There is a natural way of finding items on a binary tree.  And that is to use logic.  At each branch point you encounter, you make the decision “if what I am seeking has characteristic 1, then go down branch 1; otherwise go down branch 2.”

My suggestion here is that the reason we find logic to be useful, is that as part of our cognition and perception of the world, we have been applying what I have called “geometric method” to organize our world into a nested series of partitions.  We use this geometric or partitioning method as a way of identifying objects, and the usefulness of logic is a consequence of our basing object recognition on such a partitioning scheme.

June 23, 2011

Geometry and logic (2)

by Neil Rickert

In my first post for this series, I mentioned “geometric method,” but I did not explain what I mean when I use that expression.  That is what I want to discuss today.  In doing so, I widen our horizons beyond mathematics, and look at how we use geometric methods in the real world.  In particular, I shall discuss its epistemic significance.

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June 22, 2011

Geometry and logic

by Neil Rickert

While preparing to write this post, I did a google search for “geometric method.”  Many of the results of the search were about logic rather than about geometry as, for example, in Spinoza’s geometric method.  In a way that makes sense, for Euclid’s geometry is famous for its use of self-evident axioms.  However, that is not at all what I think of when I think about geometry and geometric method.

The way logic is used in geometry is very different from the way it is used in ordinary propositional logic.  And that is what I mainly want to discuss here.

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May 21, 2011

Mathematics and science

by Neil Rickert

What is the role of mathematics in science?

This question seems to puzzle some people.  Personally, I never found it at all puzzling.  Much of the development of mathematics was done by scientists, because they needed that mathematics in their science.

Science is not simply a matter of describing or representing nature, as some seem to believe.  Describing is the job of journalists, not of scientists.  Of course, science does make descriptions.  But descriptions do not come for free.  Facts do not just pop into our heads.  Science has had to develop many methodologies, in order to make it possible to describe various aspects of reality.  And that development of suitable methodologies is a large part of science, and a large part of what distinguishes science from other areas of human endeavor.

In a recent post, I suggested that mathematical knowledge was mainly knowledge of the consequences of following methodologies.  I illustrated that by suggesting that arithmetic is a study of the consequences of following the methodology of counting.  I could equally have pointed to traditional geometry (or ruler-compasses geometry) as a study of the consequences of using a portable measuring rod.  The initiative to study these methodologies came from the importance of those methodologies.  And the mathematics thus developed has proved very useful.

More generally, scientists attempt to be as systematic as possible, in their development and use of methodologies appropriate to the area that they are studying.  One could almost say that “Be systematic, young man” is one of the important principles of science.  Mathematics, with its interest in patterns and regularities, is very much the abstract study of systematicity.  So it should be no surprise that mathematics is useful to scientists.  And it should be no surprise that scientists sometimes look to systematic methods studied in abstract mathematics, so as to see if those systems can be adapted for use by science.

May 13, 2011

Mathematical knowledge

by Neil Rickert

Philosophers seem to be a bit puzzled as to how there can be such a thing as mathematical knowledge.  And what puzzles them is the question of what mathematical entities (such as numbers) really are.  It’s a bit strange that they are puzzled, but then philosophy is a bit strange anyway.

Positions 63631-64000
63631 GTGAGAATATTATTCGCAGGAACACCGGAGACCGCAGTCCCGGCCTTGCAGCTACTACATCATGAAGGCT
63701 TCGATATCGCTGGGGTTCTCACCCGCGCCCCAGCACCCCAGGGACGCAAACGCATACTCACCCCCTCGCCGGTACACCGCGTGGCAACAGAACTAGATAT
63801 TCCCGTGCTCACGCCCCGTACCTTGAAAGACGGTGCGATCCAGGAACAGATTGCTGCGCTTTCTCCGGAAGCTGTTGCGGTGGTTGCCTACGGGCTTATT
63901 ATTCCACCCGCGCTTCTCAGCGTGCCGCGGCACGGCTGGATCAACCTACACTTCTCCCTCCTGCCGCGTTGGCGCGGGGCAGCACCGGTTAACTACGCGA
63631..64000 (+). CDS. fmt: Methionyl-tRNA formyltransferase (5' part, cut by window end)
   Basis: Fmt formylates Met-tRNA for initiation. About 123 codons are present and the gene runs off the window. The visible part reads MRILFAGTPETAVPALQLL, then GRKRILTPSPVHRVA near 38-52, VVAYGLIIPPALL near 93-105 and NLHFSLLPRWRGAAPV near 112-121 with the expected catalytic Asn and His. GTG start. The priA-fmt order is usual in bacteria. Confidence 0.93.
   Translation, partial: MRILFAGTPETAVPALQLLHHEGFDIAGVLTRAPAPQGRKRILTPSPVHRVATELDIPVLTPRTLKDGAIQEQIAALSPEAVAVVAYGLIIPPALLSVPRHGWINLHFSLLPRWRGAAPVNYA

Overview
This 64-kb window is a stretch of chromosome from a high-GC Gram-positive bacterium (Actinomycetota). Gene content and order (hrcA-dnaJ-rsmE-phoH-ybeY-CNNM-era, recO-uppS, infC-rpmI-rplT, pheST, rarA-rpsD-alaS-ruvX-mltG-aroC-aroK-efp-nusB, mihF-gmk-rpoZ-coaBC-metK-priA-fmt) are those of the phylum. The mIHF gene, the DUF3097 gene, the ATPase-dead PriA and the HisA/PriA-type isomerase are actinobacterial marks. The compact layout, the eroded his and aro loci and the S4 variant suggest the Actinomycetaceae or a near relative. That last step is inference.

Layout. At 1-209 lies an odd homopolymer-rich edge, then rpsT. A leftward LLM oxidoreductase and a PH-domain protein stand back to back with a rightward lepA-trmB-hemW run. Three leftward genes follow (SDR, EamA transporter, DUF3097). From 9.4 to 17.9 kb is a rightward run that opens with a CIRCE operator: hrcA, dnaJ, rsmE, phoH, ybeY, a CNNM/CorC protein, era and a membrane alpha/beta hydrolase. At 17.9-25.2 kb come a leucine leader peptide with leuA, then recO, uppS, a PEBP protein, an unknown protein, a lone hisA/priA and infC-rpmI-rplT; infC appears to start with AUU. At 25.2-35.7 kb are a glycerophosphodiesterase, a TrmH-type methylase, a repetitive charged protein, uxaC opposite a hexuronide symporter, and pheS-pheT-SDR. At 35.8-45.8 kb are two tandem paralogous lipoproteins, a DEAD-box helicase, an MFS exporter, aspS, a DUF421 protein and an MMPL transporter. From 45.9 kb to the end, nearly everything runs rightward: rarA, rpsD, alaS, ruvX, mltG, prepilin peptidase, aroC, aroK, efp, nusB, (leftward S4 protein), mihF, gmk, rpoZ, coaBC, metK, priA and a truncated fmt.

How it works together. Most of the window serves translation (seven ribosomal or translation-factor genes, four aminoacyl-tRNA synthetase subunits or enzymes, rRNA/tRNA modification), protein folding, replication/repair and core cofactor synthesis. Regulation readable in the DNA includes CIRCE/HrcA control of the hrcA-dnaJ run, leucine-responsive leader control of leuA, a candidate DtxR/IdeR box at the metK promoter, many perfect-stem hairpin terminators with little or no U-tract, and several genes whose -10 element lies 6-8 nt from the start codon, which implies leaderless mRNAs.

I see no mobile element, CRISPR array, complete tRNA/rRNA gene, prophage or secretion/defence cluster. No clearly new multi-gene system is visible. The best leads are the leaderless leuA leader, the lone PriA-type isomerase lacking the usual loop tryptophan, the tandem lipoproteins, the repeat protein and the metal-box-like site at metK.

The philosophical account of knowledge typically begins with ontology, the question of what exists.  And ontology is taken to be part of metaphysics.  So if mathematical entities, such as numbers, are fictions (as a fictionalist claims), then they don’t really exist.  Or if numbers exist only in a Platonic world of ideal forms (as the mathematical Platonist asserts), then their existence seems a tad dubious.  Once having established what exists, the philosopher typically says that knowledge is in the form of true beliefs (or believed facts).  However, according to philosophers, those beliefs have to be about something that exists.  If a belief is about fictional entities, then it isn’t about anything in the world, so it could not possibly be a fact.

We begin to see the difficulty.  Philosophers want statements to be propositions, descriptive statements about the world, before they can be considered to be knowledge.  But since mathematical statements purportedly describe only fictional entities or entities in an imagined Platonic world, they do not seem to fit the requirement to be descriptions.

The idea that mathematical truths are not facts seems rather strange to most mathematicians.  For those mathematical statements are among our most certain facts.  Moreover, many of those mathematical facts have proven enormously useful in the sciences.

The mistake is to treat mathematical statements as if they were descriptions.  Mathematics is not descriptive; it is methodological.  Mathematical statements are statements about important methods that are used.  And, among other things, those methods are often used to form factual statements (descriptions).

As an illustration, consider simple integer arithmetic (sometimes referred to as number theory).  The idea of arithmetic arises from counting, and counting is a method that is used to acquire factual information about the world.  The addition operation in arithmetic comes from the idea of counting in groups, and then combining the counts of the groups to yield a total count.  And multiplication comes from the idea of counting in groups in a very systematic way, so that all of the groups have the same count.

Arithmetical statements about numbers are really statements about counts.  We use numbers as place holders for the counts, so that our theoretical analysis of the consequences of counting does not depend on whether we are counting sheep or counting beans or counting people.  Arithmetic is so broadly useful, because it is applicable to any kind of counting.  The fact that numbers are abstract, are really fictional counts used as place holders to stand for real counts, is what makes arithmetic so general and so broadly useful.  And yet it is this very feature, this aspect of mathematics that makes it so general and so useful, that causes philosophers to question the epistemic status of mathematics.